0.04263009  + ( - 0.0000210719341)   *  16  + 0.0023845485353 * 4 + + 336.4603140777334 * 1 = 336.5121452
The correction for the fourth inertial profile sample is therefore 336.5121452. The inertial survey point is then incremented (step 86).

In decision 88, the incremented inertial profile sample is compared to the midpoint range of the N survey samples of the model. Since in this example we are using four survey points (N=4), the midpoint range of inertial profile points is defined by the 43rd and 78th profile points, which correspond to the 2nd and 3rd survey points respectively. For the inertial profile points up through the end of the midpoint range (i.e., the 78th profile point), the steps 84 and 85 are repeated, resulting the calculation of the drift versus distance and height correction or each inertial profile point.

When the end of the midpoint range is exceeded (decision 88), then a new model with a different set of four values of (N) is created. By eliminating the lowest value of N and incrementing by one (step 90), the new set of values for N is defined for the next pass. For example, if the initial values for N were survey points 1 through 4 for the first pass, then the next set of survey points is 2 through 5 for the second pass.

In the second pass, drift is computed (step 80), a new Vandermonde matrix is generated for survey points 2 through 5 as shown in Table VII below, and the Moore-Penrose inverse matrix performed (step 82). The calculation of the drift versus distance (step 84) and height correction (step 85) for each inertial survey point 79 through 114 as then performed respectively.

TABLE VII
Survey Index Second First Zero
Sample # Profile # Power Power Power
2 43 1849 43 1
3 78 6084 78 1
4 114 12996 114 1
5 151 22801 151 1

Since 114th profiler reading represents the end of the midpoint range for the second pass, the process increments to the next set of survey points (i.e., 3 through 6) in step 90, and the aforementioned process is repeated. With each pass, the steps 80 through 90 are repeated, over and over, until the last survey point is reached (step 92). Eventually when the last survey point is reached, the algorithm is complete, resulting in the high-resolution surface topology map. With each pass, there is a certain degree of overlap between the previous and next drift models.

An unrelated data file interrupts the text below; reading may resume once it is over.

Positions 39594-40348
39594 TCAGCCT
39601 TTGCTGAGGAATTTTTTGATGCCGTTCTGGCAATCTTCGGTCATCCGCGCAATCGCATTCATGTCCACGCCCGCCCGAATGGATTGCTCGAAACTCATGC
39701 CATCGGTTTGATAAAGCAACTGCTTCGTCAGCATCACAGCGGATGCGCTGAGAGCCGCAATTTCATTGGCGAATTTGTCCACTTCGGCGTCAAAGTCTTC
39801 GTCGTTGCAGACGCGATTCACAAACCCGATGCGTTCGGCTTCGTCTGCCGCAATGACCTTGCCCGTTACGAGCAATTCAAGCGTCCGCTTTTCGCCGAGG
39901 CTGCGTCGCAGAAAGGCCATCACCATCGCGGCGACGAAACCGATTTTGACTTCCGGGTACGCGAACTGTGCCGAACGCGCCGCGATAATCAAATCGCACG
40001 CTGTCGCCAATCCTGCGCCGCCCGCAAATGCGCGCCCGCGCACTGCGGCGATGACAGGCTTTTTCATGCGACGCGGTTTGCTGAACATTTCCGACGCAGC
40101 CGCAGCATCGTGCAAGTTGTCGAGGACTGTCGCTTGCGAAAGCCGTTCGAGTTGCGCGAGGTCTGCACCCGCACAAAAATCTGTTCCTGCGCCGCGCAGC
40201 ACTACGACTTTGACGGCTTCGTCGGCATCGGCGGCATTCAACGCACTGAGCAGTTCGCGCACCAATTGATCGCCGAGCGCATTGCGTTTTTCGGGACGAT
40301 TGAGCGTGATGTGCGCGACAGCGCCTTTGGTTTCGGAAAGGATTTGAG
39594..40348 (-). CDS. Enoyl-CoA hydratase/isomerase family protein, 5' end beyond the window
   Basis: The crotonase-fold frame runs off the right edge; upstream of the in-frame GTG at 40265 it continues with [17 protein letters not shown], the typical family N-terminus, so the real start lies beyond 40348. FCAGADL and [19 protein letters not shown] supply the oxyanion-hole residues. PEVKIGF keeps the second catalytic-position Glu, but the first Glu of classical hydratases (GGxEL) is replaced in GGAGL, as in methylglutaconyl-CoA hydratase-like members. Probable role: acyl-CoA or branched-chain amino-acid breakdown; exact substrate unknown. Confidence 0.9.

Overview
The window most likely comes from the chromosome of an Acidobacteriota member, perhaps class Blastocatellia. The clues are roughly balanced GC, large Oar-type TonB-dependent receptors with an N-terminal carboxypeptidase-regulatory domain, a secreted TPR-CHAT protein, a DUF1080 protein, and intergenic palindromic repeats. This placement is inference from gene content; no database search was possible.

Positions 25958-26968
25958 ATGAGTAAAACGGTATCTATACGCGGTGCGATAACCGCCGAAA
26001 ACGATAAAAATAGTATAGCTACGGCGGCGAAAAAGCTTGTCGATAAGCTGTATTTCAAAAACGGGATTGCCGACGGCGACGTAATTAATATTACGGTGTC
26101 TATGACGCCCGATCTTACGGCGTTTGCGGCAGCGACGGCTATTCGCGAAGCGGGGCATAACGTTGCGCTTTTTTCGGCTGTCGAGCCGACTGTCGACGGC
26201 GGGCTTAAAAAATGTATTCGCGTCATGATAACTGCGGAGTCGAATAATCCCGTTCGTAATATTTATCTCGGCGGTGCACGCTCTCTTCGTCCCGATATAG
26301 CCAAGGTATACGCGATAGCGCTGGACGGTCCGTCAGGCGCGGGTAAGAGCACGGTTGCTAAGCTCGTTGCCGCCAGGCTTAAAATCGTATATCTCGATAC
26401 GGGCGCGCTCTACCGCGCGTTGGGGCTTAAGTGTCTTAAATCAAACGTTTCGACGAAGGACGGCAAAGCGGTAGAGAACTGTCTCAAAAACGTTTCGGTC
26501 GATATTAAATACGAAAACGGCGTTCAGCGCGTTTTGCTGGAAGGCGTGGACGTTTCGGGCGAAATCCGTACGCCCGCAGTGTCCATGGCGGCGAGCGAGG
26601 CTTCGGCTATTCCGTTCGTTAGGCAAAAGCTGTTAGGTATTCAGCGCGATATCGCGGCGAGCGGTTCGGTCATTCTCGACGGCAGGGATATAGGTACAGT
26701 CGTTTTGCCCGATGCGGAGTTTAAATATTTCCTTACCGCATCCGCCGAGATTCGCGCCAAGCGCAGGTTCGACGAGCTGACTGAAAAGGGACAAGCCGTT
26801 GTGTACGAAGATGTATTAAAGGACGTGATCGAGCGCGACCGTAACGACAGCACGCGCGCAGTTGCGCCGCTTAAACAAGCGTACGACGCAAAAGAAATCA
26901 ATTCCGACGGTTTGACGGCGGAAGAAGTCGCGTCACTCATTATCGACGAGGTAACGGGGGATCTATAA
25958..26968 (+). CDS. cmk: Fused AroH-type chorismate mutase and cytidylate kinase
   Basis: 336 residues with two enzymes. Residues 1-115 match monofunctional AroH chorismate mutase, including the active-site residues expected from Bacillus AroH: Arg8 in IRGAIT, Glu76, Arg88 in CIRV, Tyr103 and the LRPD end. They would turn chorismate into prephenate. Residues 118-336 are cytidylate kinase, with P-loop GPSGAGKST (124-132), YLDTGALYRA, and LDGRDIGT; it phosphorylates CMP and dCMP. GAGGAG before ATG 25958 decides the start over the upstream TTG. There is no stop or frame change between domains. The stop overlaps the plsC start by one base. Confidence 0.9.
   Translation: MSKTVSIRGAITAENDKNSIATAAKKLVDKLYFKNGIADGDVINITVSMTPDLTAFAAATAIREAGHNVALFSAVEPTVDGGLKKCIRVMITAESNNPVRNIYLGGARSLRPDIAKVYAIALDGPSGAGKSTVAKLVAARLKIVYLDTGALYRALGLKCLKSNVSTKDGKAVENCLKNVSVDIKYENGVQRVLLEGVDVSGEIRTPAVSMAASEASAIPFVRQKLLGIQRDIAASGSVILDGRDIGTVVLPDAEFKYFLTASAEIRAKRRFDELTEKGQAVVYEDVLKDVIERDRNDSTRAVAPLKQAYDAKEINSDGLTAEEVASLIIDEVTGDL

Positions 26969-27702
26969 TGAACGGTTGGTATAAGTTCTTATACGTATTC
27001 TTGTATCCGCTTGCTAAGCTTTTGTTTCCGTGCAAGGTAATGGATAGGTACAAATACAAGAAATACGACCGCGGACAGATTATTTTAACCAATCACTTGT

It should be noted that for a typically surface profile, thousands upon thousands of inertial profile points and hundreds if not more survey points are typically generated. It is therefore not practical to list all inertial profile height samples or perform all the calculations provided in Table I through VII as provided above. Rather it should be understood that only partial tables have been constructed for the sake of illustration. In actual implementations, full Tables would be mathematically constructed in generating the highly detailed surface profile maps of the present invention.

Referring to FIG. 5, a plot illustrating unprocessed inertial profile samples and survey instrument samples collected during a single longitudinal run using the system of the present invention is shown. In the diagram, the inertial profile samples are designated by solid dots “•”, whereas the survey sample points are represented by the “X” markings. The inertial profile and survey sample points are “indexed” with respect to one another by distance, as described above with regard to step 76 of FIG. 4. In alternative embodiments, the inertial profile and survey sample points may also be indexed by time or both distance and time. In general, the survey samples X are more accurate than the profile samples from a global (i.e., a height or in the Z direction) perspective, whereas the inertial profile samples are more accurate on a point-to-point basis. It should be noted that in various embodiments, the survey sample points may be generated by either a total stations instrument 12 or RTK instrument 32. In addition, the inertial profile sample points may be either adjusted or not adjusted to compensate for cross slope deviations or traverse movements of the roving inertial profiler

FIG. 6 is a plot illustrating inertial profile sample points of a multiple longitudinal runs adjusted to match the survey instrument data samples collected using the system of the present invention. The “X” markings show the original GPS samples along each of the longitudinal runs. The corrected inertial profile samples are shown by the solid lines running between the individual X marks after the inertial sample points are processed as described above with regard to FIG. 4.

FIG. 7 is a high-resolution surface topology map created using the system of the present invention. The topography map is of an actual 400 feet×400 feet parking lot surface as measured by an inertial profiling system with an RTK system used in cooperation with either GPS or a VRS, as illustrated in FIG. 2A or 2B for example. The map was generated from 963 survey sample points or “shots” and the inertial profile samples in approximately thirty minutes. With current roving inertial profilers capable of traveling up to 70 miles per hour (112 kilometers per hour), a large number of shots of a surface to be mapped can be taken in a relatively short period of time.

FIG. 8 is a surface topology of the same 400 feet×400 feet parking lot created using only conventional surveying equipment. The topology map was created from 198 survey sample points or shots taken over a span of approximately 3 hours. As evident by comparing the two surface maps, the system of the present invention generates a denser, more accurate surface topology than is possible with conventional surveying instruments alone.